US7521139B2 - Thermal management of fuel cells - Google Patents

Thermal management of fuel cells Download PDF

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US7521139B2
US7521139B2 US10/502,957 US50295704A US7521139B2 US 7521139 B2 US7521139 B2 US 7521139B2 US 50295704 A US50295704 A US 50295704A US 7521139 B2 US7521139 B2 US 7521139B2
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fuel cell
methane
autothermal reformer
supply stream
fuel
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Karl Foger
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CHAOZHOU THREE-CIRCLE (GROUP) Co Ltd
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    • C01B3/32Production of hydrogen or of gaseous mixtures containing a substantial proportion of hydrogen by reaction of gaseous or liquid organic compounds with gasifying agents, e.g. water, carbon dioxide, air
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    • H01M8/0612Combination of fuel cells with means for production of reactants or for treatment of residues with means for production of gaseous reactants from carbon-containing material
    • H01M8/0618Reforming processes, e.g. autothermal, partial oxidation or steam reforming
    • HELECTRICITY
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    • YGENERAL TAGGING OF NEW TECHNOLOGICAL DEVELOPMENTS; GENERAL TAGGING OF CROSS-SECTIONAL TECHNOLOGIES SPANNING OVER SEVERAL SECTIONS OF THE IPC; TECHNICAL SUBJECTS COVERED BY FORMER USPC CROSS-REFERENCE ART COLLECTIONS [XRACs] AND DIGESTS
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    • Y02EREDUCTION OF GREENHOUSE GAS [GHG] EMISSIONS, RELATED TO ENERGY GENERATION, TRANSMISSION OR DISTRIBUTION
    • Y02E60/00Enabling technologies or technologies with a potential or indirect contribution to GHG emissions mitigation
    • Y02E60/50Fuel cells
    • Y02E60/56Fuel cells integrally combined with other energy production systems
    • Y02E60/566Production of chemical products inside the fuel cell; incomplete combustion
    • YGENERAL TAGGING OF NEW TECHNOLOGICAL DEVELOPMENTS; GENERAL TAGGING OF CROSS-SECTIONAL TECHNOLOGIES SPANNING OVER SEVERAL SECTIONS OF THE IPC; TECHNICAL SUBJECTS COVERED BY FORMER USPC CROSS-REFERENCE ART COLLECTIONS [XRACs] AND DIGESTS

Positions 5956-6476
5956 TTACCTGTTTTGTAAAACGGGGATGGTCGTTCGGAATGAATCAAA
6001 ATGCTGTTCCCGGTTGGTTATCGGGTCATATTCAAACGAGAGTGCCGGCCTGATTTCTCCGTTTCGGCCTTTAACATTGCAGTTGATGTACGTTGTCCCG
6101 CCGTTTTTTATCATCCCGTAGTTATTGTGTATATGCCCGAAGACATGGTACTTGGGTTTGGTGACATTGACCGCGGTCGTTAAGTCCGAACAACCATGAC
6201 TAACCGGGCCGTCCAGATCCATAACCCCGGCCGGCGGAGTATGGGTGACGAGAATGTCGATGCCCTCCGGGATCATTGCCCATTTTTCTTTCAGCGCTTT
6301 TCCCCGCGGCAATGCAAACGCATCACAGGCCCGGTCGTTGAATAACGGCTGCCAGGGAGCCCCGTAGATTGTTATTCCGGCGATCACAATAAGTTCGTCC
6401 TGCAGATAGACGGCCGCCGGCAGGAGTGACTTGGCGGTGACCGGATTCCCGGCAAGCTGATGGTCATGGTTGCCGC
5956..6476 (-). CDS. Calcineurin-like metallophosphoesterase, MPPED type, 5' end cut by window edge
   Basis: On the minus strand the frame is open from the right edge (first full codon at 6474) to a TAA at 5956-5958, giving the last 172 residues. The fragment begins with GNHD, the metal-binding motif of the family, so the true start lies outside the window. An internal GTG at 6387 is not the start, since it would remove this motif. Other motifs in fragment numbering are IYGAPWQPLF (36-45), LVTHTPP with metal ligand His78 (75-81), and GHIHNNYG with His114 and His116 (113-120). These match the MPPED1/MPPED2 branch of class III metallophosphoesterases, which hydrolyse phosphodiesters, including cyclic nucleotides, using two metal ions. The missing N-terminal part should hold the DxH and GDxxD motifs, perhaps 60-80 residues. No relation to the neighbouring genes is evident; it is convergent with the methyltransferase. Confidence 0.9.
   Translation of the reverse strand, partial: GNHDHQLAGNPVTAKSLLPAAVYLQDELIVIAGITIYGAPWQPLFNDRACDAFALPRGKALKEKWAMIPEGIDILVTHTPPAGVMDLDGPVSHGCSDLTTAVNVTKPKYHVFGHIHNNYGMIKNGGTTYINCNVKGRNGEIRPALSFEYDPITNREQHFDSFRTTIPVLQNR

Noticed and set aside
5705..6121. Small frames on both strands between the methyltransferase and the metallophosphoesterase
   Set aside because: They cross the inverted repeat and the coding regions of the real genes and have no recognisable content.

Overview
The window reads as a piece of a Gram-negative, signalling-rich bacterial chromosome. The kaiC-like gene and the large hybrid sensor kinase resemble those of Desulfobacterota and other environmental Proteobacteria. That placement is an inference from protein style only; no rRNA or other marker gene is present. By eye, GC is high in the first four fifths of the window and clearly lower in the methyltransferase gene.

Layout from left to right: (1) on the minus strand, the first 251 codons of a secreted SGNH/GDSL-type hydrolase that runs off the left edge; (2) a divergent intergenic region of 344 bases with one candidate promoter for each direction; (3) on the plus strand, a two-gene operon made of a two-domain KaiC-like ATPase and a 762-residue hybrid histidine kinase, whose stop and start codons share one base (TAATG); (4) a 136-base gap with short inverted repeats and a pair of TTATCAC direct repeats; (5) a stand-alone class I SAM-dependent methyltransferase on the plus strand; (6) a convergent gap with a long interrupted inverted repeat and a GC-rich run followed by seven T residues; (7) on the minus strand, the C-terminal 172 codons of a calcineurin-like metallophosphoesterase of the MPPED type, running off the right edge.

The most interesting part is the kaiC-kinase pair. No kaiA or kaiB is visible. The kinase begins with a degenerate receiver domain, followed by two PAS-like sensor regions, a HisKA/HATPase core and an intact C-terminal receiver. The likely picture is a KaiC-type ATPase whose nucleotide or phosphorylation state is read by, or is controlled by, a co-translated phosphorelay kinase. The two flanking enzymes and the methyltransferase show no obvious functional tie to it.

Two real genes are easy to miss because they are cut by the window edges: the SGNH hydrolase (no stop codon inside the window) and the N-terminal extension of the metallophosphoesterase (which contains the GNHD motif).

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Abstract

A method for the thermal management of a fuel cell, which method comprises: processing a fuel supply stream in an autothermal reformer to produce a fuel cell supply stream comprising a concentration of methane; and reforming within the fuel cell methane present in the fuel cell supply stream, wherein the concentration of methane in the fuel cell supply stream is controlled by operation of the autothermal reformer in order to achieve a desired level of reforming of methane within the fuel cell.

Description

CROSS-REFERENCE TO RELATED APPLICATION

The present application claims priority under 35 U.S.C. §119 to Australian Patent Application No. PS 0243/02 filed Jan. 31, 2002, and PCT/AU03/00029 file on Jan. 23, 2003, the contents of which are hereby incorporated by reference.

BACKGROIND OF THE INVENTION

1. Field of the Invention

The present invention relates to a method for the thermal management of a fuel cell and to a fuel cell system which facilitates thermal management of a fuel cell.

2. Description of Background Art

Fuel cells convert gaseous fuels (fuel and oxidant) via an electrochemical process directly into electricity. Generally, the electricity-generating reaction within the fuel cell is exothermic resulting in a temperature increase of the cell. Even though the fuel cell is run at elevated temperature, this temperature increase can reduce fuel cell efficiency and causethermal runaway, and means for cooling the fuel cell are invariably required.

One method of cooling a fuel cell involves the use of a coolant which is circulated in thermal exchange with the cell. Heat absorbed by the coolant is discharged away from the fuel cell, for instance by use of heat exchangers. The coolant may then be recycled to the cell. As an embodiment of this general approach a fuel cell may be cooled by supplying the fuel cell with excess oxidant (e.g. air) than is actually required for power generation, the excess oxidant serving as a coolant. However, this approach requires specific cooling circuitry within the fuel cell system as well as an increase in size of passages within the fuel cell to facilitate adequate coolant flow. This also typically requires the use of large fans/compressors and this can result in increased parasitic losses. These factors result in an increase in the size and complexity of fuel cell systems and an increase in overall expense, particularly where large and/or numerous heat exchangers are called for. Additionally, where the gaseous feed to the fuel cell is used as coolant, the excess flow rate required can lead to pressure losses within the system.